Body Cameras

Body-Worn Cop Cameras Reduce Citizen Complaints by 93 Percent

The evidence is in: All police should wear cameras.



Police and citizens tend to behave a lot better when they know that their actions are being recorded on video. This insight is bolstered by a fascinating new study, "Contagious Accountability" in the journal Criminal Justice and Behavior. Researchers at Cambridge University persuaded seven different police departments in the U.K. and the U.S. to randomly assign 2,000 officers to don body-worn cameras (BWC) that recorded for their entire shifts. The experiment took place over a year and then the researchers compared the number complaints against officers from the preceding with those lodged during the year that cameras were being worn. The researchers report, "Across the seven experimental sites, 1,539 complaints were lodged against police officers in the 12 months preceding the study, or 1.20 complaints per officer. The number of complaints lodged against the police then dropped in the posttreatment period to 113, or 0.08 complaints per officer. This marks an overall reduction of 93% in the incidence of complaints."

One model considered for how the presence of cameras might change behavior:

BWC + verbal warning ? officer's starting point for the interaction is cooler + suspect's demeanor "cooler" ? officers less likely to react aggressively ? fewer complaints than without BWCs.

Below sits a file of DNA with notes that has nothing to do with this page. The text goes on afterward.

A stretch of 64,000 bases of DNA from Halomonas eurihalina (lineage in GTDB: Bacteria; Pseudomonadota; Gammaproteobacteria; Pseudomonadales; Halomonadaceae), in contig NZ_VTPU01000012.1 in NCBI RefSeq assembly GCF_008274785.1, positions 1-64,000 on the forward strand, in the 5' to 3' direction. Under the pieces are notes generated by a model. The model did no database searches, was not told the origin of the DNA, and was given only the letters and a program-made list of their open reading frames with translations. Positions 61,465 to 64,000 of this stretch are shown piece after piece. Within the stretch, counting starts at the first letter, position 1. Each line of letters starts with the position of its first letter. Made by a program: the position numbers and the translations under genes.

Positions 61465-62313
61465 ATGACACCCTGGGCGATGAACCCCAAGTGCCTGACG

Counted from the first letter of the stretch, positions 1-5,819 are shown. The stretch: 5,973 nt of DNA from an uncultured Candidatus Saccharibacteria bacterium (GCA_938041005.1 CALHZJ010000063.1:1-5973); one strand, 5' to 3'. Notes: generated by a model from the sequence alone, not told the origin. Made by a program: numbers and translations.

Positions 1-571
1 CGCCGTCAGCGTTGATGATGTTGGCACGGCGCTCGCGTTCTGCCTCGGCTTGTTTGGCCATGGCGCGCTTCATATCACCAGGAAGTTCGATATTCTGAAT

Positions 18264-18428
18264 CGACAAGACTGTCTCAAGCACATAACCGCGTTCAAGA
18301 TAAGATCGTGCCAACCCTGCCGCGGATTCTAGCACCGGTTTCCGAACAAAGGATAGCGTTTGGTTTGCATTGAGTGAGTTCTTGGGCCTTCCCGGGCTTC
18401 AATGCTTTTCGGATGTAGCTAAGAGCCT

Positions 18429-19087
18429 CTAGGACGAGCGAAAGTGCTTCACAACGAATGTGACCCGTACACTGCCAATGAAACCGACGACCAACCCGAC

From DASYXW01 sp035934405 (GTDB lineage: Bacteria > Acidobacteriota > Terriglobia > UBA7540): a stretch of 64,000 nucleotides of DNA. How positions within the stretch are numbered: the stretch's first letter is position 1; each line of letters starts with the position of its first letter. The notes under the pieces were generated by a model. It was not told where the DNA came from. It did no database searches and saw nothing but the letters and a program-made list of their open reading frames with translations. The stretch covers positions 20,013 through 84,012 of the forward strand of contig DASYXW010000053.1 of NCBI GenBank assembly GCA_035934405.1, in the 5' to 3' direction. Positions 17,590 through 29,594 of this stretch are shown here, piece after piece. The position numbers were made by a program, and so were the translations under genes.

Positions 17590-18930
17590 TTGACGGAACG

Cameras evidently deter both frivolous complaints and excessive police agression. In addition, the researchers found that cameras actually changed the behavior of officers more than that of citizens during encounters. Recall that officers were randomly assigned cameras at every shift and still complaints against police dropped even when individual officers were not wearing them. As the lead researcher Barak Ariel suggested to the BBC, this occurred "because good practice and changes in policing culture were becoming embedded across each force as it adapted to the use of cameras—a phenomenon he described as "contagious accountability."

While it is clear that all police should wear cameras, it is critical that departments adopt transparent and accountable policies with regard to when video should be released to the public and for how long video should be retained.